After many months of preparation, trucking Constellation across America, re-assembling her in California, and finally setting sail, it's nice to finally announce that I'm 223nm (approx 440km) offshore, en route to Hawaii. No great speed records will be set on this voyage, having left on the 8th of June, it is now the 11th, and progress is meagre, to say the least (I expect at this rate, no better than 30days). The winds are light, and the Pacific is calm... Constellation is overloaded with gear, provisions, and water, and so light air sailing is definitely not her forte. 'Windy the Windpilot' tries her best, but I find myself jumping in and out of my bunk to re-adjust, and trim to keep up our slow pace. It's the afternoon now, and the pace has 'picked up' from being becalmed all night, to trudging along at 1.5kts, and now we're pushing 3kts at best. Of course, the worst thing about this progress is not so much the lack of it, but probably the racket Constellation makes in the process. The normal sailing sounds of a boat underway are calming, even if they're just as noisy; the trickle under the hull is the sound of progress... However, the banging of the masts internal halyards, wiring, and flapping of the mainsail are enough to make you go mad. There is nothing I can to, which just exacerbates the problem, and so I glumly read and fret about the banging sail, which I refuse to pull down, due to the severe rolling that would occur without it raised to balance the boat. It's bad for the sail, and probably not so great for the rig, but I just can't bring myself to put up with a rail-to-rail roll which happens when under bare poles, in a small but still active ocean swell. My sail out of Half Moon Bay was idyllic, with my friends whom I wrote about in my last post, coming all the way back down from San Francisco to visit and escort me out. I spent the week waiting in Half Moon for good weather, and it coincided with their visit. Rob, Ted, and Adam sailed with me for around 10nm offshore, before pairing off and leaving me to my devices. It was a nice foray into the multi-day tack I had setup, and as they petered off behind me, so did the coast of California. Being left alone, I slowly became mildly seasick. This always happens, and it doesn't help that it's been nearly a year since my last sail when I landed in New York. For the next 36hrs, I didn't eat or sleep, as my nerves adjusted and my ear got used to the roll of Constellation: At 26ft, and weighted down, Constellation 'hobby-horses' about, and so I then begin to wish I had another 10ft of waterline to lessen the motion. Of course my wish never comes true, and so I remember we're out here doing it, and we get back to dealing with our respective environments; mine of feeling ill, and Constellation's of generally being a rock-star Contessa 26.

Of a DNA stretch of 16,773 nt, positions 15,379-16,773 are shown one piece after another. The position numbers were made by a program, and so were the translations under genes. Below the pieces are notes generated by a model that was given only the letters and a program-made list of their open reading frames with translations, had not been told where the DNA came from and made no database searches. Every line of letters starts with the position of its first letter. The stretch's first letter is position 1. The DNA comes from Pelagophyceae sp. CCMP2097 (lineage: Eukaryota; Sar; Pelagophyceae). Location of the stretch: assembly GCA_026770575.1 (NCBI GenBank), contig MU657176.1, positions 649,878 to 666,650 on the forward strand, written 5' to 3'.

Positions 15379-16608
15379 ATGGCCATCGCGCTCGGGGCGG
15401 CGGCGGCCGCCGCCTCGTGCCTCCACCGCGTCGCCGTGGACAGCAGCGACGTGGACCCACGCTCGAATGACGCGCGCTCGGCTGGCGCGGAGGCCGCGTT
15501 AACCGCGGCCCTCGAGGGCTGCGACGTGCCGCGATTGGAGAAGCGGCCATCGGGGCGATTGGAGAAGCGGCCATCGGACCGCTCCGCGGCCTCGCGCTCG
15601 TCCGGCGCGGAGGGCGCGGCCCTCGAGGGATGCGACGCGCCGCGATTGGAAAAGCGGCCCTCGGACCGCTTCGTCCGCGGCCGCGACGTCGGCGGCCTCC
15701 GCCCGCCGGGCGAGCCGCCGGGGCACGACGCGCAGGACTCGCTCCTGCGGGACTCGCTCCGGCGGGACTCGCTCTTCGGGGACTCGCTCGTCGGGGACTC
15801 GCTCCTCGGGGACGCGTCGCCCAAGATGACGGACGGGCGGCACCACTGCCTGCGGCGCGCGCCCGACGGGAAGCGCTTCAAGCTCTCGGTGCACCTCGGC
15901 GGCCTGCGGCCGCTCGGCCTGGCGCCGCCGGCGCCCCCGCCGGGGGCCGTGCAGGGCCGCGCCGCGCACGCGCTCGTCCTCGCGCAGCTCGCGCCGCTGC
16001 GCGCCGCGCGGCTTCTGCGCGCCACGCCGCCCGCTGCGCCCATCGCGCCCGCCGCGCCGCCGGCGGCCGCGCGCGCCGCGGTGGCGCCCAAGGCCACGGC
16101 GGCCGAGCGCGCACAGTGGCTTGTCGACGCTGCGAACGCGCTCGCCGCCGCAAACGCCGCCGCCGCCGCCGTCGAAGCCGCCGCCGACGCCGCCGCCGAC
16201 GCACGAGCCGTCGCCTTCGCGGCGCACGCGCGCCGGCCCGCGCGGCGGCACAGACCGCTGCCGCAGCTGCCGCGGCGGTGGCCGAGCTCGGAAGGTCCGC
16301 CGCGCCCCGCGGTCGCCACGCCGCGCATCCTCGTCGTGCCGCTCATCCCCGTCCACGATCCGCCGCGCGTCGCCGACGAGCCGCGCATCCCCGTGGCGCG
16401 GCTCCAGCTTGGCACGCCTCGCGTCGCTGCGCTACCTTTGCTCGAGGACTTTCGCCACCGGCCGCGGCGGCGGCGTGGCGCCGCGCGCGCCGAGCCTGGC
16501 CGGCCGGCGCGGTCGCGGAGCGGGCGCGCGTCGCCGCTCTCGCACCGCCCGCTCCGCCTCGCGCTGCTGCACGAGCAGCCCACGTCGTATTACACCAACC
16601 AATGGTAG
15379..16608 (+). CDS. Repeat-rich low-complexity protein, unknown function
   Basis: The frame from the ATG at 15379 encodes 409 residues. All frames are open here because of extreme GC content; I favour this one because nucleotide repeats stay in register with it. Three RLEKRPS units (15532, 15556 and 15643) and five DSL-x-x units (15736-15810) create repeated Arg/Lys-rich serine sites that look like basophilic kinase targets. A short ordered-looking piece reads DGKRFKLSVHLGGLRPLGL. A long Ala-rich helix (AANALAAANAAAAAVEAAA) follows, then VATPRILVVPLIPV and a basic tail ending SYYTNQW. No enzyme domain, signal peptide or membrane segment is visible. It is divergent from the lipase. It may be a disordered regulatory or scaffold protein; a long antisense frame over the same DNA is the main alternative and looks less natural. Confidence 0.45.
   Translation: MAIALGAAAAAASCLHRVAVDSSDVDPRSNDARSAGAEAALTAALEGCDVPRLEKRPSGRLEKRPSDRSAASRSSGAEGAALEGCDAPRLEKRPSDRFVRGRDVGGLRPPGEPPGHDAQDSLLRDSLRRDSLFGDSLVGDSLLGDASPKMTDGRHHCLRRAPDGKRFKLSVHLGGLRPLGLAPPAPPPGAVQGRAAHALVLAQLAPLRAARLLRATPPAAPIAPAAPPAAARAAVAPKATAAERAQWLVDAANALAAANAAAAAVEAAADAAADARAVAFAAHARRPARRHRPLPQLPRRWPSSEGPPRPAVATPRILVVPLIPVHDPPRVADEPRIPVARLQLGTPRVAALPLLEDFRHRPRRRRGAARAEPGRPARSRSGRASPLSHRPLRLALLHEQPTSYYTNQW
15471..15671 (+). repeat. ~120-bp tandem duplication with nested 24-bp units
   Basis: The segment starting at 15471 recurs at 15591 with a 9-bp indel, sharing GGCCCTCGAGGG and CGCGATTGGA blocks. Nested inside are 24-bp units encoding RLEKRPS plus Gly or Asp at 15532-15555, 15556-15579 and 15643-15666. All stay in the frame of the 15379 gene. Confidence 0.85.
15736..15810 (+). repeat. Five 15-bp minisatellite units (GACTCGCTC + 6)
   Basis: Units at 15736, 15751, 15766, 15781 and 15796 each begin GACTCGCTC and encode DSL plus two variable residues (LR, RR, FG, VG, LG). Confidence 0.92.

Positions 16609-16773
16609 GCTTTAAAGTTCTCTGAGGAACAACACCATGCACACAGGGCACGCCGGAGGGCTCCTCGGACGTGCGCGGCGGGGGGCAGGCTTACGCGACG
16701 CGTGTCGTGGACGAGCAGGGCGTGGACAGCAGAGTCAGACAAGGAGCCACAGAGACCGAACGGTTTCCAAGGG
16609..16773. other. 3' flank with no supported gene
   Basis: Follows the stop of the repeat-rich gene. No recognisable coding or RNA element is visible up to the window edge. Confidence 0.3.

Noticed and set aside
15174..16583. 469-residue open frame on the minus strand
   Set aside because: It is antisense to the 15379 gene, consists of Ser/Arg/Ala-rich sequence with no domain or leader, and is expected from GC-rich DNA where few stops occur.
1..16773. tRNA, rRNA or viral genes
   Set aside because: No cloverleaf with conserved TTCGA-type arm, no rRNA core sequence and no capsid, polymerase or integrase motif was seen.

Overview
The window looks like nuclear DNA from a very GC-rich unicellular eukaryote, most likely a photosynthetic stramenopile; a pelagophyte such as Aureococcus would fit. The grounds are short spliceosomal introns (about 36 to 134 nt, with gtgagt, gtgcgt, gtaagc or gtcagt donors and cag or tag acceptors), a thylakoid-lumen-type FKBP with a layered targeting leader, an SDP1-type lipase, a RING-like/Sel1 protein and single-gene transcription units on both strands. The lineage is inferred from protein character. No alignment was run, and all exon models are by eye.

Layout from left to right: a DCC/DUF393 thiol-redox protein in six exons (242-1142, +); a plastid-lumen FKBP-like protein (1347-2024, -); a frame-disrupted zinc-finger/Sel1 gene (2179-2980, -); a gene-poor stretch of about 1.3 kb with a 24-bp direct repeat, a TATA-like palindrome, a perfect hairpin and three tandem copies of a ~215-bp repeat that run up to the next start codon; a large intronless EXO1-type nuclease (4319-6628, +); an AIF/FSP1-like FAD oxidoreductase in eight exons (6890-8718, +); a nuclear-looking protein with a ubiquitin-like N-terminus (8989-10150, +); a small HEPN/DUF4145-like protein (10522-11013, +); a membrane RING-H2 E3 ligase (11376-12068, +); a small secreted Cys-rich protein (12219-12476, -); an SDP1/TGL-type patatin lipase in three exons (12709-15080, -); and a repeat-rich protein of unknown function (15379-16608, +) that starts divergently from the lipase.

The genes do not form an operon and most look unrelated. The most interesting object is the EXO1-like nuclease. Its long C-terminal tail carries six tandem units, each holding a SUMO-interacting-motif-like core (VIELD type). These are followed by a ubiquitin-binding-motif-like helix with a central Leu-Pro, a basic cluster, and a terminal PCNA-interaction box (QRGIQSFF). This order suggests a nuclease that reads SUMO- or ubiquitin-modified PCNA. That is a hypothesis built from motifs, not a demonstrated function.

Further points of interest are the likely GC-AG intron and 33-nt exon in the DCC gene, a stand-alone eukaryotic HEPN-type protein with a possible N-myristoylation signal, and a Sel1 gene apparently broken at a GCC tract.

As I sit in my bunk, writing this, a tiny squall is overhead creating a ruckus in the sails, and a slight chill. The water of the Pacific is that gorgeous blue, akin to the Atlantic before one hits the gulf stream. I've spent the day reading, and fault finding an electrical problem with my tri-light, which I've finally repaired, in the usual & aesthetically unpleasing, but entirely utilitarian manner which Constellation has become used to.
I feel quite at home here, but I must say the Pacific has an aura of a vast and empty desert, quite unlike the Atlantic. The Atlantic ocean always felt like a 'working ocean' to me - A vast watery highway of trade and bustle. Even if I only did come across three tankers on my crossing, it just somehow felt different. I have no logical reasoning for any of this, but what's a blog post without an expression of unfounded feeling...
So as I drift rather than sail, (which could possibly end up being be my hallmark maneuver) closer to home, I can't help but feel somewhat melancholy about friendships made, and friendships now abandoned. In 'A Voyage for Madmen', Peter Nichols talks about the driving factors behind the men who raced in the first Golden Globe race - A race nonstop and singlehanded around the world; the first of its kind. He classifies the archetypal solo sailor as being driven by 'imagination, self-discipline, selfishness, endurance, fear, courage, and social instability'. I don't really call myself a solo sailor, and wouldn't for a second put myself near the likes of the men that raced, however Nichols' characterisations do ring true to an extent, and I think the Pacific will be a nice time to reflect on all the things that have put me here, and kept me going. I sometimes feel like I'm driving an old car around the world, and people run up to give me a push, whom I thank, and then roll on. I'm hardly on the 'home stretch', as technically we're only half-way, but for some reason, there not being a continent between myself and Australia, makes this piece of water a better place to contemplate such questions.
And what better place to have such lofty thoughts, than in a 26ft boat with 6x8ft of livable space, and a sunning lounge of similar proportions (the cockpit)!